We’ve talked a whole lot about debt consolidation, but that’s not to be confused with debt settlement. These two terms might sound similar, but they’re vastly different.
Unlike debt consolidation, debt settlement means hiring a company to negotiate a payment to your creditors that amount to less than what you owe. The creditors then forgive the remaining debt.
With debt settlement, you might get rid of your overall debt, but you’ll also be responsible for paying the debt settlement company a hefty fee. Those fees often range from 20-25% of your total debt!
On top of that, you usually have to stop paying off your debt. Worse yet, sometimes these debt settlement companies just take your money and leave you on the hook for additional interest payments and late fees rather than helping you settle your debt.
For the most part, debt settlement is a scam. If a debt relief company charges you before they settle your debt or reduce it in any way, they are violating laws set in place by the Federal Trade Commission.
Alternatives to Debt Consolidation
Many people wrongly think that debt consolidation is the only way to pay down their debts, especially if they’ve got a lot of it. However, there are a few different alternatives.
One of the best alternatives to debt consolidation is something called the debt snowball method. This method involves paying off all your debts one by one. Let’s take a closer look at how it works.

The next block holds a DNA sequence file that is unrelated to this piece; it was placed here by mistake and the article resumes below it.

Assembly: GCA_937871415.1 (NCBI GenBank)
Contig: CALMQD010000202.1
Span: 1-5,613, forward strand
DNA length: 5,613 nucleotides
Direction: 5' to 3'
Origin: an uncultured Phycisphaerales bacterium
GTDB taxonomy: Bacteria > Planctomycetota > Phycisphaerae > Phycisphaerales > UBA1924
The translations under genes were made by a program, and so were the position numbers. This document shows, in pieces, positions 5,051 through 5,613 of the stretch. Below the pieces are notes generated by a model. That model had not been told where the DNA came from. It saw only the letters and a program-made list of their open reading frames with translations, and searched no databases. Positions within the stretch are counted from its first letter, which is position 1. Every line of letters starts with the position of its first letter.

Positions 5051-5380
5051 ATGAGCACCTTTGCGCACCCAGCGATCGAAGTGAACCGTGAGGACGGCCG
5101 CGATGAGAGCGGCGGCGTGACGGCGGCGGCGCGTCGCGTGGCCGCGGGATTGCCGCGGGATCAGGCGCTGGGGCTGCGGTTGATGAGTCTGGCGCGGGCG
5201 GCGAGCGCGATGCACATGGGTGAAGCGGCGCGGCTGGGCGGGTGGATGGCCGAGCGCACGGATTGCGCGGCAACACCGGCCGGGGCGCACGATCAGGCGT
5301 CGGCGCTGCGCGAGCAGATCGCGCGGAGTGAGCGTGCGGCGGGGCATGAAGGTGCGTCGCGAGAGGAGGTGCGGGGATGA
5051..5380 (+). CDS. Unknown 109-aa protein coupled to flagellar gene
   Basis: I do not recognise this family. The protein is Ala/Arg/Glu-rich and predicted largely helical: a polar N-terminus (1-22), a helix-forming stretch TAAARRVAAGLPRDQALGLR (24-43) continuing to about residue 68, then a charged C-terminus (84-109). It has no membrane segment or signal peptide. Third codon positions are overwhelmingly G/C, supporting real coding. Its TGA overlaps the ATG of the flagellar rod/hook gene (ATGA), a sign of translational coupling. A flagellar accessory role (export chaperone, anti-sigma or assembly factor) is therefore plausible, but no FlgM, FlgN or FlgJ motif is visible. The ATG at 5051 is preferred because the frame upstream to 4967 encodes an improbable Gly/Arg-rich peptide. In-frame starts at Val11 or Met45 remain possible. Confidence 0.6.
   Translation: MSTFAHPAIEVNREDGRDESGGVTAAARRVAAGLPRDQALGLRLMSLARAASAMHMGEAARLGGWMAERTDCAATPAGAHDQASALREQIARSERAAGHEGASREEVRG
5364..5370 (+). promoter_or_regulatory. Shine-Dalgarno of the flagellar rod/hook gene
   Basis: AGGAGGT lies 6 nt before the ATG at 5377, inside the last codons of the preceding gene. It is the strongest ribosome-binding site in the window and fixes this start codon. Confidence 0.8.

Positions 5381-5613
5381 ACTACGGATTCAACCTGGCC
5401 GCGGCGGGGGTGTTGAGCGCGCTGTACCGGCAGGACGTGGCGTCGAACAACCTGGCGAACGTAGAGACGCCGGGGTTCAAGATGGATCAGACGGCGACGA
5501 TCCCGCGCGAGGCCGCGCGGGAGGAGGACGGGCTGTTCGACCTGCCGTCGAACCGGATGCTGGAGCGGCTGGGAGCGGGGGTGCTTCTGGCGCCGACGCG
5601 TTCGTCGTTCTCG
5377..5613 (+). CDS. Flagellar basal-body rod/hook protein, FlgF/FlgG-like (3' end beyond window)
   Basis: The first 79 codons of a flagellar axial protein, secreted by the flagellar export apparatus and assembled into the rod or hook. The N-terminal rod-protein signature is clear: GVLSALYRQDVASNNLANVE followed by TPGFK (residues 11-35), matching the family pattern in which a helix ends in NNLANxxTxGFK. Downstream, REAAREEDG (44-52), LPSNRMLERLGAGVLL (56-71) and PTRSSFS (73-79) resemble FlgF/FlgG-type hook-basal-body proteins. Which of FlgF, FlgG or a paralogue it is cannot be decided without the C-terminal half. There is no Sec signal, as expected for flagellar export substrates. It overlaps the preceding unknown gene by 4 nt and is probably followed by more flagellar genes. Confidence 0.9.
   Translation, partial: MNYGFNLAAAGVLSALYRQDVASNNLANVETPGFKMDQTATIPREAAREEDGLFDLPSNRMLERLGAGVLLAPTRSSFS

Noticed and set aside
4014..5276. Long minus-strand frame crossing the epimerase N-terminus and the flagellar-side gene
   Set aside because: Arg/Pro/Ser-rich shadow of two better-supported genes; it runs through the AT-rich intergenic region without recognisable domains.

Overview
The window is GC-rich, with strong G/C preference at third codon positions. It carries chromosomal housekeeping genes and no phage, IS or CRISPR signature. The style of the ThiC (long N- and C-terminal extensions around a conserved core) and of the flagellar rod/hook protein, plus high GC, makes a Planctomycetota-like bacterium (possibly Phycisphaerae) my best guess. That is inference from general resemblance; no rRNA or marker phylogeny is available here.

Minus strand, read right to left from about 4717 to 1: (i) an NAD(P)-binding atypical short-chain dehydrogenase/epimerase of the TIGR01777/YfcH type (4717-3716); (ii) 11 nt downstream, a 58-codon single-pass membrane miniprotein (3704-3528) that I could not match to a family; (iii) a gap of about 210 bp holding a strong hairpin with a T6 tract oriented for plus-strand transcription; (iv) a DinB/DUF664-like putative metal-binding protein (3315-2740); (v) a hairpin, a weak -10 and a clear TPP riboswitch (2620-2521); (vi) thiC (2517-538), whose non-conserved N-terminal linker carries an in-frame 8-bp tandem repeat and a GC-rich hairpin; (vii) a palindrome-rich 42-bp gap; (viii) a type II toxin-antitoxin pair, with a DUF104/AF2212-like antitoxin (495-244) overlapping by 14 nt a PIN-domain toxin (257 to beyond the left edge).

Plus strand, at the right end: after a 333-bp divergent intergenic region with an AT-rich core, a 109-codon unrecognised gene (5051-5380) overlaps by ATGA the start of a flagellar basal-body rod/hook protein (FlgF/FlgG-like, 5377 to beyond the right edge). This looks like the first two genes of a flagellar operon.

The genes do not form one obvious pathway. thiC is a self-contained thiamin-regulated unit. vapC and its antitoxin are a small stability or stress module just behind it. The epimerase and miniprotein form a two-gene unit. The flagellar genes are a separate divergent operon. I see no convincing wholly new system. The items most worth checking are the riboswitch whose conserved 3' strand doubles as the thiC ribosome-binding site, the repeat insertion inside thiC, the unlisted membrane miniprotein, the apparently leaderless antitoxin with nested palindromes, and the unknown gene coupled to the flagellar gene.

Debt Snowball Method
With the debt snowball method, you’ll start by listing out all your debts in order from smallest to largest. Then, focus on paying only the minimum payments on everything except the smallest debt.
For the smallest debt, you’ll put any extra cash you can toward the debt to pay it down as fast as possible. To do this you can start a budget, cut extra spending, pick up a side gig, or find other savvy ways to make money.
After you get rid of the smallest debt, you’ll move on to the second-smallest debt. You’ll start putting all your spare change into that debt while paying only the minimum payments on the rest of the debts.
Once you pay off that debt you move onto the third-smallest debt and so on. With this method, you keep chipping away at your debts until every one of them is finally gone.
Get Started With Effective Debt Management
Debt consolidation is a great solution for individuals who have rising debt that’s getting out of control. It’s a great way to more efficiently manage various debt loads and get your finances back on track.
Whether you choose to use debt consolidation to manage your finances or you want a different type of support service, we can help. Get in touch with our team today and we’ll work with you on debt repayment options.